Sleep was allocated in shifts and hot drinks were savoured in large slurps. In a deceitful blow, the wind kicked up again and it was all conscious hands on deck as battled again and again with our many lines in hand. As the sea began to accept us as passengers and fill our sails with plenty of wind to keep us going the horizon began its daily routine of navigating the colour spectrum. East and west were in constant denial of one another as the west refused to let the east’s streaks of pink, orange and light blue penetrate it’s solid black defences. The East however, as has happened day after day after day, still had it’s good old ace up its proverbial sleeve. The sun joined the fray between the horizon and low-lying clouds driving a passionate orange hard across the sea whilst it threw shaded tridents of light that traversed through gold, yellow, pink and a somewhat appeasing rust. Sullen and upstaged, the darkness of last night and the early morning retreated into infinity, leaving us with our first clear sighting of today’s first destination.
The Poor Knights Island was rich as it had ever been. Plush grass, smooth, refined rock faces and picturesque greenery flaunts itself freely day by day. Rounding its northern point and hiding from the weather, we enjoyed a well-earned breakfast and marveled at the sights. Our yet-to-be-completed morning swim was replaced by a snorkel beneath the archways of the Poor Knights. The marine reserve provided a spectacular background to our swim as we swam with the fish and wildlife, who remained completely unfazed and continued about their day-to-day lives. Unfortunately, it became time for us to leave and so the upper topsail was furled, our main sail was reefed and we began to make way for Tutukaka.
Tutukaka welcomed us with shelter and sunshine, which was taken gladly, along with a pinch of salt on our curried sausage soup that was served as lunch, along with a bonus loaf of freshly baked bread. Plates were polished and a peanut slab was put up for grabs for the tidiest bunk before a well earned hour break was awarded to the ship and her occupants. Afternoon lessons prevailed and log books were filled in as crayfish pie was being assembled in the galley. Consisting of the Captains own pastry and seafood stock, as well as the essential crayfish captured by Steve and Kylie, the ship was again filled with appetising aromas.
Dinner was a silent affair, even more so than usual with general tiredness aiding a beautiful meal in stifling the massive amounts of energy that our trainees seem to be able to exude at any given time of the day. The days highs and lows were shared and lullabies sent us to our bunks. With a massive day of sailing, swimming, lessons and duties under their belts our trainees slept soundly in preparation for tomorrows adventure.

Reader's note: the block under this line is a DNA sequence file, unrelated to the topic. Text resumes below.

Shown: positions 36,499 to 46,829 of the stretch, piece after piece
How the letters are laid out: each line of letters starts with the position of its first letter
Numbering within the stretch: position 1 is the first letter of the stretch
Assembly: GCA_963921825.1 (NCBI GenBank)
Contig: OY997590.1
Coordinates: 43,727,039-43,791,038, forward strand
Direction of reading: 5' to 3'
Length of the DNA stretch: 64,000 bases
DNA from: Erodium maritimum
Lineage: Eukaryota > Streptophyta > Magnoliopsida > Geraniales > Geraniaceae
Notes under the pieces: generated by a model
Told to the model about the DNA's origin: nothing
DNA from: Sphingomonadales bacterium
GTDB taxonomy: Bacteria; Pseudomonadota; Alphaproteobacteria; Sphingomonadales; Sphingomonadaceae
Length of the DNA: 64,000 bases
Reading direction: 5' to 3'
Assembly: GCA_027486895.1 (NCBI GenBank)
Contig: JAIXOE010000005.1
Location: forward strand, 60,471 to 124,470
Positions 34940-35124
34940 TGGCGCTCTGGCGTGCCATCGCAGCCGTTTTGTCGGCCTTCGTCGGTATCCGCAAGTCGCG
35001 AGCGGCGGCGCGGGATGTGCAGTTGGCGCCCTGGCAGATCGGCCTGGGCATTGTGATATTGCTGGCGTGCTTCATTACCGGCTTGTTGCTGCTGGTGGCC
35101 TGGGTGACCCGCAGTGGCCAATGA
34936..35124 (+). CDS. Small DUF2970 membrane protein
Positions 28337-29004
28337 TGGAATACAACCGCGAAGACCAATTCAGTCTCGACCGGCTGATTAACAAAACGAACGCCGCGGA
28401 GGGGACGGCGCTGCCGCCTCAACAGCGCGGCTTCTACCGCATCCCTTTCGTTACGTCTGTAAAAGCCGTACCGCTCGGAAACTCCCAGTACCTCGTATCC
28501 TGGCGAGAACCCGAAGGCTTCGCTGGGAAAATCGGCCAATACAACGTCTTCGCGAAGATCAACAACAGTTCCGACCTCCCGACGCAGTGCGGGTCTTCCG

Last night we slept pleasantly, uninterrupted by nightwatch or foul weather. However, the morning brought with it grey skies, gusting winds and a large handful of rain and its cloudy counterparts. A benevolent Captain waived the morning swim but launched us straight into morning duties. The ship was left sparkling like a diamond in the rough seas and a hot breakfast warmed the core of the ship and its inhabitants. With our breakfast affairs over it became time for a morning lesson. Kylie took the youth into the saloon to continue working through their VHF radio course. They emerged bright and chipper only to be snagged by Steve for quick individual radio drills.
Drilled and tutored to the Cape and back, the anchor was hauled up and we set off to find a suitable spot to relax a little and hopefully catch the odd fish or two or three for tea. We had the entire ship on deck, chatting, laughing and tugging each others lines. Kailash, Bryn, Odette and Winter proved themselves to be valuable assets whilst the Captain was busy showing off the shark he pulled to the surface. On the verge of packing our lines away we were hit by a school of kahawai who took bait and hooked hooks as they went by. Needless to say, I managed the impressive feat of not getting a single bite whilst there were fish being pulled up port, starboard and amidships all around me.
Satisfied with our haul, we threw back the last few fish whilst the odd pair of gluttonous eyes looked hungrily at their former catches. We heaved anchor again and set out into the open for a leisurely sail with lunch. Egg fritata was greeted warmly with knife, fork and spoon and was sorely missed once it disappeared into our mouths, never to be seen again.
We plan to head back to Whangamumu for the afternoon and night to catch our appointment with hiking trails and waterfalls and also to postpone our appointment with dreary weather and seasickness. We will be out of blogging range for the rest of the day, so I must leave this post here. Stay tuned as we will update it and add photos when we return to signal range tomorrow.